Once that’s done you’re VHDX is good to go.

For a VHD you can’t shrink that with the inbox tools. There is however a free command line tool that can do that names VHDTool.exe. The original is hard to find on the web so here is the installer if you need it. You only need the executable, which is portable actually, don’t install this on a production server. It has a repair switch to deal with just this occurrence!

Here’s an example of my lab …

D:\SysAdmin>VhdTool.exe /repair “C:\ClusterStorage\Volume2\DidierTest06\Virtual Hard Disks\RuinFixedVHD.vhd” “C:\ClusterStorage\Volume2\DidierTest06\Virtual Hard Disks\RuinFixedVHD_8DFF476F-7A41-4E4D-B41F-C639478E3537.avhd”


That’s it for the VHD …

You’re back in business!  All that’s left to do is get rid of the checkpoints. So you delete them. If you wanted to apply them an get rid of the delta, you could have just removed the disks, re-added the VHD/VHDX and be done with it actually. But in most of these scenarios you want to keep the delta as you most probably didn’t even realize you still had checkpoints around. Zero data loss Winking smile.


Save your self the stress, hassle and possibly expense of hiring an expert.  How? Please do not expand a VHD or VHDX of a virtual machine that has checkpoints. It will cause boot issues with the expanded virtual disk or disks! You will be in a stressful, painful pickle where you might not get out of if you make the wrong decisions and choices!

As a closing note, you must have have backups and restores that you have tested. Do not rely on your smarts and creativity or that others, let alone luck. Luck runs out. Otions run out. Even for the best and luckiest of us. VEEAM has save my proverbial behind a few times already.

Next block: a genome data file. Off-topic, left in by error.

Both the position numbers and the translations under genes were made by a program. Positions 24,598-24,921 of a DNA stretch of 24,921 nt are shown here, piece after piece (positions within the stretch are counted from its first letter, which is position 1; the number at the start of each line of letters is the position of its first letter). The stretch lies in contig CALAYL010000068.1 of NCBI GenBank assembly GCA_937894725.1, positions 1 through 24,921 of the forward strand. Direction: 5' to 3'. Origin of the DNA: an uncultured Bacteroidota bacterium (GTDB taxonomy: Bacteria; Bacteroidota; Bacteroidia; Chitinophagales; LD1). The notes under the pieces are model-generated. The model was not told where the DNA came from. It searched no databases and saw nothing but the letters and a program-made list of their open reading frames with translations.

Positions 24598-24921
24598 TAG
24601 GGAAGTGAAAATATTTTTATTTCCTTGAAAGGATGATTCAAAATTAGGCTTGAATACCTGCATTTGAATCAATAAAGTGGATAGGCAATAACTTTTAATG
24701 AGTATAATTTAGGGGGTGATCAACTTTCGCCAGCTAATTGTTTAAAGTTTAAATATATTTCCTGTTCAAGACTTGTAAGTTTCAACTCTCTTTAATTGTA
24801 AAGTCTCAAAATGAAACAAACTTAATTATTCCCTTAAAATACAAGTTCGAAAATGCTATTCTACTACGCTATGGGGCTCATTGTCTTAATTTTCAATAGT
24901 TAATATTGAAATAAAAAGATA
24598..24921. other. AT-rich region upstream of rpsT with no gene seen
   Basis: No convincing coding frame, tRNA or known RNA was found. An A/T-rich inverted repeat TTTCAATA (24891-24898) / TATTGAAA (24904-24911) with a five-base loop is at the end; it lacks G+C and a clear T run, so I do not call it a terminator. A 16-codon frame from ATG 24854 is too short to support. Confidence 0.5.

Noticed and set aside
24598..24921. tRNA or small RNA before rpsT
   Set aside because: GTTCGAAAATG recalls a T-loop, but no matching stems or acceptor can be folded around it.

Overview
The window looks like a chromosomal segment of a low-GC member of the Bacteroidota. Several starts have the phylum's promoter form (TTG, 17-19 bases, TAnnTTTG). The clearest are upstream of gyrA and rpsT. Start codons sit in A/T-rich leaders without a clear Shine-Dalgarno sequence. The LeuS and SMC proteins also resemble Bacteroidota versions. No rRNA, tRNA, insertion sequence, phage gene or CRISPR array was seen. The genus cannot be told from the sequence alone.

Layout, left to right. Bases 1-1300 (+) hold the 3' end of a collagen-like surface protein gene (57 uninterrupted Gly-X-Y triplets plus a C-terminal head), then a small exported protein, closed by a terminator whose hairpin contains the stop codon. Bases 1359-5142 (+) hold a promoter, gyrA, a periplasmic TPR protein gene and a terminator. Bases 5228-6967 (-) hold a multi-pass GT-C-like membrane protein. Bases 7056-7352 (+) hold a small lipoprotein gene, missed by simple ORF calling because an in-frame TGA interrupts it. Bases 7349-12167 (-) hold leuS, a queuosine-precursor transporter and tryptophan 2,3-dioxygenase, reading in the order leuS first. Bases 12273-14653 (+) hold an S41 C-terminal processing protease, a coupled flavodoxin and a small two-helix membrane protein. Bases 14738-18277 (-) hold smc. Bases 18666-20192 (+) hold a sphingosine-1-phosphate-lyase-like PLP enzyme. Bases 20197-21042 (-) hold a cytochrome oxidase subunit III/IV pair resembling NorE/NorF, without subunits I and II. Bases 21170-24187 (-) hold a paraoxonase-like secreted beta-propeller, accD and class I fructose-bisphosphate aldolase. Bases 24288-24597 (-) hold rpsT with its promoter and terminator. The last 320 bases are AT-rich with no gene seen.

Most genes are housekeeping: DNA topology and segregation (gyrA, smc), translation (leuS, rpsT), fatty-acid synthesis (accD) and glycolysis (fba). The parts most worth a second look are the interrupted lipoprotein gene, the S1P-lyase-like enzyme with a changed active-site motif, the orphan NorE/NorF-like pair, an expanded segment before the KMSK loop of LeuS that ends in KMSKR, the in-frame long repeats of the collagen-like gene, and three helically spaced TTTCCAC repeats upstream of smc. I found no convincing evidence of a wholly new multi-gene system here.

Exchange 2016 On The Horizon

With Exchange 2016 on the horizon (RTM in Q4 2015) I’ve been prepping the lab infrastructure and dusting of some parts of the Exchange 2010/2013 lab deployments to make sure I’m ready to start testing an migration to Exchange 2016. While Office 365 offers great value for money sometimes there is no option to switch over completely and a (used) hybrid scenario is the way to go.  This can be regulations, politics, laws, etc. No matter what we have to come up with a solutions that satisfy all needs as well as possible. Even in 2015 or 2016 this will mean on premises e-mail. This is no my “default” option when it comes to e-mail in anno 2015, but it’s still a valid option and choice. So they can get the best of both worlds and be compliant. Is this the least complex solution? No, but it gives them the compliancy they need and/or want. It’s not my job to push companies 100% to the cloud. That’s for the CIO to decide and for cloud vendors to market/sell. I’m in the business of helping create the best possible solution to the challenge at hand.

Figure: Exchange 2016 Architecture © Microsoft

The labs were setup to test & prepare for production deployments. It all runs on Hyper-V and it has survived upgrades of hypervisor (half of the VMs are even running on Windows Server 2016 hosts) and the conversion of the VHDX to VHDX.  These labs have been kept around for testing and trouble shooting. There are fully up to date. It’s fun to see the old 2009 test mails still sitting in some mail boxes.